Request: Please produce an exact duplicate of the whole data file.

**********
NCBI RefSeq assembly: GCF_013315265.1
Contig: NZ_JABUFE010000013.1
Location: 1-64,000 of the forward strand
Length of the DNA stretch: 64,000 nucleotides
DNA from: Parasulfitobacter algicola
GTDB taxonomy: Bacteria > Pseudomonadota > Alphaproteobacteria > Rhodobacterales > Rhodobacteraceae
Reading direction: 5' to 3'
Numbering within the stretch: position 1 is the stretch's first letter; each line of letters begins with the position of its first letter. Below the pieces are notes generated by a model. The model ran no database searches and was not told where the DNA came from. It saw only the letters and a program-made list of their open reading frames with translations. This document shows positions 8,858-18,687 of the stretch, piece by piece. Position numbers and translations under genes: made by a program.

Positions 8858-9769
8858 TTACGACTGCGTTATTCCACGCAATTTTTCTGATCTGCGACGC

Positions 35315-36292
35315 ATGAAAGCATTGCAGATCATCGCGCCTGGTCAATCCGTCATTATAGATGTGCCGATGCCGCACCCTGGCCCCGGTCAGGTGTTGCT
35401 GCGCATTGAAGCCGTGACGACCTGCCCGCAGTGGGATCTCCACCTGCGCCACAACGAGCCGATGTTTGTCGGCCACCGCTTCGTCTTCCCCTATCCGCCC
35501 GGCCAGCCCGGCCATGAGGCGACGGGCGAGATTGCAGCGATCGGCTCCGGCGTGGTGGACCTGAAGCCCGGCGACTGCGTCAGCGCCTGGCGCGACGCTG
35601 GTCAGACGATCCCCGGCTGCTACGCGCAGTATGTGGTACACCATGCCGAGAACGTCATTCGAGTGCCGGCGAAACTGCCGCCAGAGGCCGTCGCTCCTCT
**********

NCBI RefSeq assembly: GCF_013315265.1
Contig: NZ_JABUFE010000013.1
Location: 1-64,000 of the forward strand
Length of the DNA stretch: 64,000 nucleotides
DNA from: Parasulfitobacter algicola
GTDB taxonomy: Bacteria > Pseudomonadota > Alphaproteobacteria > Rhodobacterales > Rhodobacteraceae
Reading direction: 5' to 3'
Numbering within the stretch: position 1 is the stretch's first letter; each line of letters begins with the position of its first letter. Below the pieces are notes generated by a model. The model ran no database searches and was not told where the DNA came from. It saw only the letters and a program-made list of their open reading frames with translations. This document shows positions 8,858-18,687 of the stretch, piece by piece. Position numbers and translations under genes: made by a program.

Positions 8858-9769
8858 TTACGACTGCGTTATTCCACGCAATTTTTCTGATCTGCGACGC

Positions 35315-36292
35315 ATGAAAGCATTGCAGATCATCGCGCCTGGTCAATCCGTCATTATAGATGTGCCGATGCCGCACCCTGGCCCCGGTCAGGTGTTGCT
35401 GCGCATTGAAGCCGTGACGACCTGCCCGCAGTGGGATCTCCACCTGCGCCACAACGAGCCGATGTTTGTCGGCCACCGCTTCGTCTTCCCCTATCCGCCC
35501 GGCCAGCCCGGCCATGAGGCGACGGGCGAGATTGCAGCGATCGGCTCCGGCGTGGTGGACCTGAAGCCCGGCGACTGCGTCAGCGCCTGGCGCGACGCTG
35601 GTCAGACGATCCCCGGCTGCTACGCGCAGTATGTGGTACACCATGCCGAGAACGTCATTCGAGTGCCGGCGAAACTGCCGCCAGAGGCCGTCGCTCCTCT